Kiwi House invests in makeover
A half a million dollar upgrade to the famed Otorohanga Kiwi House and Native Bird Park is set to bring the feathered attraction into the 21st century.
Kiwi House president Jo Russell said construction was set to begin in 2012, but because of the Christchurch earthquake building regulations had to be reviewed and the facelift was put on hold.
Two years on staff were finally ready to gut the place and rebuild, she said.
King Country Development Board contributed $100,000 for the project to build an interactive display exhibition space, which will give visitors a glimpse of life through a kiwi's eyes.
The main building upgrade is valued at $400,000 - the first major upgrade of the conservation-themed attraction since it was built in 1971. A second kiwi nocturnal house, valued at $80,000 will be built on a nearby empty site.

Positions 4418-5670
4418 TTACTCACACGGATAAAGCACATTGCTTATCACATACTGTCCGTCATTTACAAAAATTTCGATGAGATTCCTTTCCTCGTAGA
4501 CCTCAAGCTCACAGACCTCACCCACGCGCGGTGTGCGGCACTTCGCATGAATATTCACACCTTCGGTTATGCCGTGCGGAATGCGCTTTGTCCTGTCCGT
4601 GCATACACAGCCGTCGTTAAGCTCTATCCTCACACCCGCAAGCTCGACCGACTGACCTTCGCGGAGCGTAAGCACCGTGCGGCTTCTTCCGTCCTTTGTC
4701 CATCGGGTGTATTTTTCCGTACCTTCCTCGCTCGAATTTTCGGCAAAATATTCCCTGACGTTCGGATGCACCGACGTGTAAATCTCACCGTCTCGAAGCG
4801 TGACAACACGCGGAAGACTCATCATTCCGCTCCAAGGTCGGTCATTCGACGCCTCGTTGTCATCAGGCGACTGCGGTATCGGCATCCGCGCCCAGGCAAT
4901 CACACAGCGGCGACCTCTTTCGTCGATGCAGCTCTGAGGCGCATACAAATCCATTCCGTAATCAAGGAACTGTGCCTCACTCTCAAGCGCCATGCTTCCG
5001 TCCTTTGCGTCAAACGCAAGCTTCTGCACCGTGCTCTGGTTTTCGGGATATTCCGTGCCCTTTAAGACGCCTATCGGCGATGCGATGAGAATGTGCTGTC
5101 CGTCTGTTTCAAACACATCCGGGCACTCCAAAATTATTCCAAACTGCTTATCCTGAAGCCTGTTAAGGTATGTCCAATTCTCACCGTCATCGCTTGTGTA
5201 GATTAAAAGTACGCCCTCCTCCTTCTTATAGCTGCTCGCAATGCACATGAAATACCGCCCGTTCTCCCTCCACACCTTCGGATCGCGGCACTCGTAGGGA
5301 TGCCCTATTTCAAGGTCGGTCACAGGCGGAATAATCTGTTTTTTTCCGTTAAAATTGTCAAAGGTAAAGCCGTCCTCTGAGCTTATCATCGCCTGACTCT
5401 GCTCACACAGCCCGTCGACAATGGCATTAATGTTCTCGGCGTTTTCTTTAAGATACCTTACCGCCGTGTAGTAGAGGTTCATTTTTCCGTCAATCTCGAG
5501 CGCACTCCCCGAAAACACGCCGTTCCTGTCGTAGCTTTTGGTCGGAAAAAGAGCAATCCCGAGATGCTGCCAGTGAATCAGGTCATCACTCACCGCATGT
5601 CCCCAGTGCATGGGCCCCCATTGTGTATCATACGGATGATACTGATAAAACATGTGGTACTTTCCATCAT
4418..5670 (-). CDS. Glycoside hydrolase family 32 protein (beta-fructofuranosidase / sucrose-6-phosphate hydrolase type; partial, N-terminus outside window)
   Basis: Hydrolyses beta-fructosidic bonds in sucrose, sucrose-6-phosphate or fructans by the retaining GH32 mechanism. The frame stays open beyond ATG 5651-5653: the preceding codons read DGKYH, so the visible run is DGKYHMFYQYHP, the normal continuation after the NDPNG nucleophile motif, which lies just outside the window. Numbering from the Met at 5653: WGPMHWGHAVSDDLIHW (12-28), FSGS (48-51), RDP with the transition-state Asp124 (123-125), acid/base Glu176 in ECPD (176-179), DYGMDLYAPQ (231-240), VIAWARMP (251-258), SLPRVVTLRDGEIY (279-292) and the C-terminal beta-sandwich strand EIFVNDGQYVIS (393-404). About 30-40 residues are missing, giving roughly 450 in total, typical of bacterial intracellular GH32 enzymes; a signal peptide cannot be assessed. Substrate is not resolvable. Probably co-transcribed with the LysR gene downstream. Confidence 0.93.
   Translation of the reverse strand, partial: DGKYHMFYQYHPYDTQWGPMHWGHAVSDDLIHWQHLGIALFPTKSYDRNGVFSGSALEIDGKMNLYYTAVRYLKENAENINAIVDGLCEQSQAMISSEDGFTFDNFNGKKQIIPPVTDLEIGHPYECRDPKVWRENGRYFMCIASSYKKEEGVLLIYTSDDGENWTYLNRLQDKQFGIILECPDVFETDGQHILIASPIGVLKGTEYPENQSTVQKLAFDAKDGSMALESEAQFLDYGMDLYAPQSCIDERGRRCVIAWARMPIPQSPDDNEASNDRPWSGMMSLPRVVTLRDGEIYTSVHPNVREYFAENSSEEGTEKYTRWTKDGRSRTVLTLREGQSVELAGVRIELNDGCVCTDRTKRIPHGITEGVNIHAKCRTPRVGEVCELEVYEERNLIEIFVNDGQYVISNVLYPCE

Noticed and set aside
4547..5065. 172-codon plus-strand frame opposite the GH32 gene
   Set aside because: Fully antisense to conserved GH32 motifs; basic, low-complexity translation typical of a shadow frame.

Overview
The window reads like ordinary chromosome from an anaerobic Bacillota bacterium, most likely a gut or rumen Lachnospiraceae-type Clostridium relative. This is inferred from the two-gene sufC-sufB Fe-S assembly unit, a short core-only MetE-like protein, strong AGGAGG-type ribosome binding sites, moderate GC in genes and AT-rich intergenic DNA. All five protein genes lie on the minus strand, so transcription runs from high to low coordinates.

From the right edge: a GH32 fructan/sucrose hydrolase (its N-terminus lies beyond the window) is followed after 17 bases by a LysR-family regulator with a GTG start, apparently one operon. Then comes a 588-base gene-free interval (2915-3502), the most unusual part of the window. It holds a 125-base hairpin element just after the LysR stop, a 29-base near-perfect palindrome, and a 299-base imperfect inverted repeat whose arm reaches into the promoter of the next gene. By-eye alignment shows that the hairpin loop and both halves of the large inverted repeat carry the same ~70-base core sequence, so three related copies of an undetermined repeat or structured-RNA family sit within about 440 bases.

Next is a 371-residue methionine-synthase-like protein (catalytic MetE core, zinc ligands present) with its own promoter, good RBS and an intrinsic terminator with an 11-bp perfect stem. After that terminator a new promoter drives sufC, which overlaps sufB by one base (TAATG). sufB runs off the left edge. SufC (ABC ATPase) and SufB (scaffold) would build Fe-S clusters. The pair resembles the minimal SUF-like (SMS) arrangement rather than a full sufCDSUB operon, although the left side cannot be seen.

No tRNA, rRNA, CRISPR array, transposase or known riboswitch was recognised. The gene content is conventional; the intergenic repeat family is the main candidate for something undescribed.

"It's the biggest overhaul to the Kiwi House we have seen," wildlife manager Lizzy Perrett said. "We know a lot more now about kiwi's tolerance to light and sound. We know they tolerate coloured lights now but not white lights, so we can use that to provide a better visitor experience."
Burrow cameras, better lighting and changes to the feeding regime will provide better viewing of the rare bird.
The popular concrete kiwi at the entrance will remain untouched. "That's the most photographed kiwi in New Zealand," Russell said.
About 44,000 visitors wander through the attraction each year to see the native flora and fauna. The Kiwi House is currently home to 14 brown kiwi, three spotted kiwi and one precious egg.
The Kiwi House and Native Bird Park is not for profit and does not receive any government funding. Perrett said the upgrade would be complete in time for the peak summer season.